Interest in foreign languages growing in Russia, despite low proficiency

Russians prefer English and German over French, Spanish and Italian. Source: RIA Novosti/Alexey Kudenko

Russians prefer English and German over French, Spanish and Italian. Source: RIA Novosti/Alexey Kudenko

Most Russians are convinced of the need to study foreign languages. According to statistics published by the Russian Public Opinion Research Center in November, 92 percent of respondents consider English the most important foreign language to learn. Yet in spite of this, Russia lags behind the developed world in terms of English proficiency.

At the end of November, the Russian Public Opinion Research Center (VCIOM) published the results of a poll about foreign languages. It asked Russians which languages should be studied in school, whether or not children will find foreign languages useful in everyday life, and which benefits can be gained from knowing foreign languages. One thousand six hundred Russian residents from 130 towns and cities answered the poll, which was the first of its kind run by VCIOM.

The vast majority of respondents (92 percent) think children should study foreign languages in school. That statistic rose to 98 percent in Russia’s biggest cities – Moscow and St. Petersburg.

Nearly three-quarters of Russians (74 percent) are convinced that their children and grandchildren will benefit from knowing other languages. The majority of those who answered “yes” to this question were young people (82 percent of respondents in the age 25-34 category answered “yes”) and had a higher education (81 percent).

No more than 5 percent of respondents in each category disagreed that future generations would stand to benefit from knowledge of foreign languages.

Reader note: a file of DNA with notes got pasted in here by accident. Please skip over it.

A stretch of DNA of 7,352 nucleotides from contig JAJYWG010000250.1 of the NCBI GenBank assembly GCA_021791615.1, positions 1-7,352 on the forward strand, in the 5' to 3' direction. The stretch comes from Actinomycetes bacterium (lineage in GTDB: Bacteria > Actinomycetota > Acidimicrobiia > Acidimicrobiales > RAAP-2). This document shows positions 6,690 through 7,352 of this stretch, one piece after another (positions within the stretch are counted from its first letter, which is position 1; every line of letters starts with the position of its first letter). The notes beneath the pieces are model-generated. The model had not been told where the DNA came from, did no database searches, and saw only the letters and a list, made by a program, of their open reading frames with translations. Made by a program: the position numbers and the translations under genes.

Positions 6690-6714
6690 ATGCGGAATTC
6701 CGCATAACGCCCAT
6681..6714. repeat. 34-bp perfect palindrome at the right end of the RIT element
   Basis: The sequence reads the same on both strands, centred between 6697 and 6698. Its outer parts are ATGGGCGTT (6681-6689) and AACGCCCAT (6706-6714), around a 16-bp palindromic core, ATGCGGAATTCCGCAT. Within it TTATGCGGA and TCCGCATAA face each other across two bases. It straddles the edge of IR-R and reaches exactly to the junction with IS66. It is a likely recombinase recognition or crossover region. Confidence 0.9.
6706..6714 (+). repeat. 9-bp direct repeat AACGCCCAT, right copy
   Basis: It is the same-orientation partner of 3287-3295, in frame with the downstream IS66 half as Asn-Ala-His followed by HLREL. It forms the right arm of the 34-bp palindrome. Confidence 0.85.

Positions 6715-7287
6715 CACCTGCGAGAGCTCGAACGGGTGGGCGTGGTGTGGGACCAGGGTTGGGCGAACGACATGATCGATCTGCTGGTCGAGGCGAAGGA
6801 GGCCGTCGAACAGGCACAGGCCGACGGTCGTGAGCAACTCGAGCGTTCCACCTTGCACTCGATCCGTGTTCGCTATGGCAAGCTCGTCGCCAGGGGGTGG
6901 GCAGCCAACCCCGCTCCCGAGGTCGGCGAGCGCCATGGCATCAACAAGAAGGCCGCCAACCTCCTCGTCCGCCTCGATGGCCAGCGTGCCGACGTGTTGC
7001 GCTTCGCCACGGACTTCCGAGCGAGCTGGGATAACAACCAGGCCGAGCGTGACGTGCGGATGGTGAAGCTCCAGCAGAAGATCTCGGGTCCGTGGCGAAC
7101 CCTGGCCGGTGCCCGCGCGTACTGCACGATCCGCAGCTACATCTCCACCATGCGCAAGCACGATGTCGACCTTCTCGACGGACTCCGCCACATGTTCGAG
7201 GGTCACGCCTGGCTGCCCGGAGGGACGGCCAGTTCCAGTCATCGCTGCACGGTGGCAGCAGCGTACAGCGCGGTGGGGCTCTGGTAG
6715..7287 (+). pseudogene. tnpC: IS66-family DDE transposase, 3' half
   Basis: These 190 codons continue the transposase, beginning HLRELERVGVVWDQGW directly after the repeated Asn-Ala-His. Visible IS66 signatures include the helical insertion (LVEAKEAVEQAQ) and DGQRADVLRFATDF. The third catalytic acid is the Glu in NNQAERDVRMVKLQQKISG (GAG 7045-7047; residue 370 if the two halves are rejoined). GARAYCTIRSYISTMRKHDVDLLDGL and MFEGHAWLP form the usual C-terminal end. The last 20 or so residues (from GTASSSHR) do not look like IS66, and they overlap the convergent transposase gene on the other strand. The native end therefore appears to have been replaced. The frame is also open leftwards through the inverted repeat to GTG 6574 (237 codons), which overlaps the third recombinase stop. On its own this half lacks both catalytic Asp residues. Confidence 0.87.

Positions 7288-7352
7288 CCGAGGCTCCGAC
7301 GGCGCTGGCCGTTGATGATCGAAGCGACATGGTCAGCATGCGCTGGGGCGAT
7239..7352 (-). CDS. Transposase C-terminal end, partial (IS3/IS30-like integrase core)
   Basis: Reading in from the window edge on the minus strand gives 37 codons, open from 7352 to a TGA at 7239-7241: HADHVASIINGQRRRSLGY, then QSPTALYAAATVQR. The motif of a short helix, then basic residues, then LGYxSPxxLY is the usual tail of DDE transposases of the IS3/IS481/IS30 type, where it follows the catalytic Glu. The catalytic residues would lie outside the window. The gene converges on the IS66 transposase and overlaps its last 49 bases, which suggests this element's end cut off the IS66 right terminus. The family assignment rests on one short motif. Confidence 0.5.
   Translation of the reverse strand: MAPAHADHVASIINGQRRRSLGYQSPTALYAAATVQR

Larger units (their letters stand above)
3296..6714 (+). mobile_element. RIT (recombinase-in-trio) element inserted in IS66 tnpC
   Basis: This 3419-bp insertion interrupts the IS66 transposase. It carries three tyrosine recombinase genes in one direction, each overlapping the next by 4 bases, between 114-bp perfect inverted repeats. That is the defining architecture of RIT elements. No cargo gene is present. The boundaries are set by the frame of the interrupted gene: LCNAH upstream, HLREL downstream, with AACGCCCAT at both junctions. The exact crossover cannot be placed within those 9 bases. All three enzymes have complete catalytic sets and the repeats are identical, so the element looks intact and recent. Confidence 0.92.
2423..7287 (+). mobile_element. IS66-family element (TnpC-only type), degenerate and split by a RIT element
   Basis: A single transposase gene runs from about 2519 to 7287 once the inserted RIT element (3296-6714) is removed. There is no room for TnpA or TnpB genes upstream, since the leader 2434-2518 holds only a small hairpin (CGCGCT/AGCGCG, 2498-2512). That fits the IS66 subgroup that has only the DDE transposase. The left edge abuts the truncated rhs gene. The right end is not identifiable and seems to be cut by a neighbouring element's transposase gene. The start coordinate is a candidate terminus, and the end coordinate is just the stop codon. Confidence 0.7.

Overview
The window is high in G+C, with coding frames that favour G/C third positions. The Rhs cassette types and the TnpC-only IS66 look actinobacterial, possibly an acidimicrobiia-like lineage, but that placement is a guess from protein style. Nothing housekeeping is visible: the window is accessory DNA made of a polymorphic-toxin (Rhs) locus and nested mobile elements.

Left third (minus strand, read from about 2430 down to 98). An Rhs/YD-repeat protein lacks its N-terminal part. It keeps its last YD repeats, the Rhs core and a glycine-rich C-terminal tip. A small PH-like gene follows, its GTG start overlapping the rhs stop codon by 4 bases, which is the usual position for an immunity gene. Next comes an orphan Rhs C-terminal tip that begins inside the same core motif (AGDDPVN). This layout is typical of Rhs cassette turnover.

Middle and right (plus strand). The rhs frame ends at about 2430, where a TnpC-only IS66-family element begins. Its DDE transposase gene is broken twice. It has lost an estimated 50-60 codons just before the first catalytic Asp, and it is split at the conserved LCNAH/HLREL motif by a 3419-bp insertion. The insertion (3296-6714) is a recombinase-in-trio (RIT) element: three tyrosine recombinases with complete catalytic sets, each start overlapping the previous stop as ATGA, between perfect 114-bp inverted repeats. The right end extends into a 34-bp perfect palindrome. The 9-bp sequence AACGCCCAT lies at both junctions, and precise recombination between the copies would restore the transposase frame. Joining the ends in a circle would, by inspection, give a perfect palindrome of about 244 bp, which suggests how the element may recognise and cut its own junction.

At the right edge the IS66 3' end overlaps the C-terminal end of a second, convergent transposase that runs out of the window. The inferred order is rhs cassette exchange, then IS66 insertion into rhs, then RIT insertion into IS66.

The most important languages, according to Russians

According to respondents, English is the most useful foreign language (92 percent), followed by German (17 percent), Chinese (15 percent), and French (10 percent). Only 2 percent of respondents expressed interest in studying Spanish and Japanese, while Italian, Arabic, and Finnish were outsiders, receiving just 1 percent each.

Employers echoed these opinions. According to job search website Superjob, English is preferred in 96 percent of job vacancies that require knowledge of a foreign language. German is mentioned in 59 percent of vacancies, while French and Italian are requested in 14 percent and 11 percent, respectively. Chinese and Spanish are required in no more than 5 percent of job openings.

VCIOM’s Director for International Research Olga Kamenchuk said foreign languages are always among the most important subjects that parents mention to sociologists about their children’s education. “Today, more and more Russians are realizing the importance of studying foreign languages, even though our country still isn’t very mobile. We travel relatively little,” said Kamenchuk. 

According to statistics, the majority of world travelers are from big cities. This explains the difference in attitudes toward foreign languages. “Russians are increasingly sensing the fact that the world is expanding,” Kamenchuk said, explaining the motives behind the poll.